Namath by Mark Kriegel

Football and literature simply doesn't mix like football and beer or football and tailgating. There are countless biographies and memoirs penned by notable players and coaches but most aren't worth the paper they are ghost-written on. However, there are a small number of titles that stand out on the line of scrimmage.

The Tom Brady of football books is Friday Night Lights by Buzz Bissinger - quite simply it's the best football book ever written. It's good because it's actually about many other subjects besides scoring touchdowns and groin strains - it probably says more about life in Texas high schools than it does about the game itself. The book shows how high school football in Texas is everything to Texans - the teenage players are local heroes, the game is the highlight of the week and the sport is played with amazing intensity. Bissinger spent a long time with the Permian High School Panthers during their 1988 season - the book is so detailed about the intensity and obsession of the town that it caused much local controversy on its release in 1990. Even if you hate football, then this book is worth reading as an example of how a non-fiction book should be written.

Friday Night Lights by Buzz Bissinger

Paper Lion by George Plimpton is another remarkable book written by the founder of The Paris Review - America's longstanding literary journal of choice. Plimpton talks himself on the roster of the Detroit Lions during their training camp in 1963. He lives and breathes with the players as they are whittled down to the final roster for the opening day of the NFL season. He's the third-string quarterback at camp and illustrates how distant professional athletes are from the ordinary Joe on the street. The most remarkable thing about the book is that the players warm to Plimpton as he refuses to quit and by the end they are willing him to succeed. A tall order considering Plimpton has trouble with the most basic of quarterbacking skills.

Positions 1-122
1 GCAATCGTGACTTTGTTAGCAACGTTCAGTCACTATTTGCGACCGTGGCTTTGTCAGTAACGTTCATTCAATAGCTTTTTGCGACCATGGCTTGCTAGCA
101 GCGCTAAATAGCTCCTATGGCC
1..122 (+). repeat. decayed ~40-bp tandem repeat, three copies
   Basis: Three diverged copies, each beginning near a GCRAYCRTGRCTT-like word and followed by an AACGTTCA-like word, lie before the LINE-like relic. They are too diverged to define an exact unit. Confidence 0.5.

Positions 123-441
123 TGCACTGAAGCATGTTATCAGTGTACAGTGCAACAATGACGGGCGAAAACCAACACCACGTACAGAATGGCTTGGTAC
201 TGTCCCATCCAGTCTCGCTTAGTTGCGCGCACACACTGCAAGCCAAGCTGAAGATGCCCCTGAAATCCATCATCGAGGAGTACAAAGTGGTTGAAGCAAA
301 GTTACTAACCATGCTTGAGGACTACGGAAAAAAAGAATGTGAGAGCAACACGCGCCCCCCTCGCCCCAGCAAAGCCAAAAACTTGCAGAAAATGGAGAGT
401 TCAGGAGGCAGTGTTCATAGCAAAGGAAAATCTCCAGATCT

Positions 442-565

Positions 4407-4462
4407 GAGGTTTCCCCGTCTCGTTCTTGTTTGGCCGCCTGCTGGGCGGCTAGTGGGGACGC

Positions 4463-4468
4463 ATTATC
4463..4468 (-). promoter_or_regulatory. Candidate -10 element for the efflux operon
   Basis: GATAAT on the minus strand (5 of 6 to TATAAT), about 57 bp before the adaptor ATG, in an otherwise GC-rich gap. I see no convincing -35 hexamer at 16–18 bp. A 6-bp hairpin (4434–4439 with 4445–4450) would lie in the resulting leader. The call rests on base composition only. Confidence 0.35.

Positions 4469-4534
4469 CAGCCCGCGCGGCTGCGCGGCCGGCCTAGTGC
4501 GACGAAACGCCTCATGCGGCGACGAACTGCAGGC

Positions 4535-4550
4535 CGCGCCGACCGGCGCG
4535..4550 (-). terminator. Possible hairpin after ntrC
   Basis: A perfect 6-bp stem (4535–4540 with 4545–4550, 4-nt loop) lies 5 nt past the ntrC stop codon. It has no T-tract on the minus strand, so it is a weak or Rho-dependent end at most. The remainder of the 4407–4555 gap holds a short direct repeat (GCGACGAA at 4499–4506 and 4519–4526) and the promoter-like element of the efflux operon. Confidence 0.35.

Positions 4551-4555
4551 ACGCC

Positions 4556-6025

Two more recent books worth considering are Namath: A Biography by Mark Kriegel and Next Man Up by John Feinstein. Kriegel is a reactionary columnist for Fox Sports but his biography of Joe Namath - football's first true celebrity superstar of the TV age - is exhaustive and fascinating. Again, this book is really a story of the 1960s and the rise of television in American society. Feinstein spent a year with the 2004 Baltimore Ravens and his book reveals the workings of the modern NFL - many aspects of Paper Lion can still be seen in Feinstein's account as the writer had almost complete access to all of the team's internal affairs over 12 months. Although the NFL grants amazing access to the media, this book takes readers into meetings behind closed doors that armchair quarterbacks never see on ESPN.

Paper Lion by George Plimpton

I am currently reading The Thin Thirty by Shannon Ragland. This is the story of head coach Charlie Bradshaw and his (mis)-treatment of the 1962 University of Kentucky football team. A college boot camp that went too far if you will. Another exhaustive catalog of research about a team from 45 years ago. Some things have changed, some have not. You don't get many all-white college teams these days. Crazy coaches are nothing new but it's fascinating to see how a team of 88 players is whittled down to 30 “thin” players by a brutal conditioning program.

A completely different look inside professional football comes from The Fifth Quarter by Jennifer Allen - the daughter of former Washington Redskins head coach George Allen. Again, it reveals that an obsessive personality will take you a long way in the NFL. If anything, it's another book where the reader actually starts to feel sorry for these people who dedicate almost every waking hour to getting the next first down and winning the ballgame. As a child, Jennifer simply wants to be with his father, who is never there.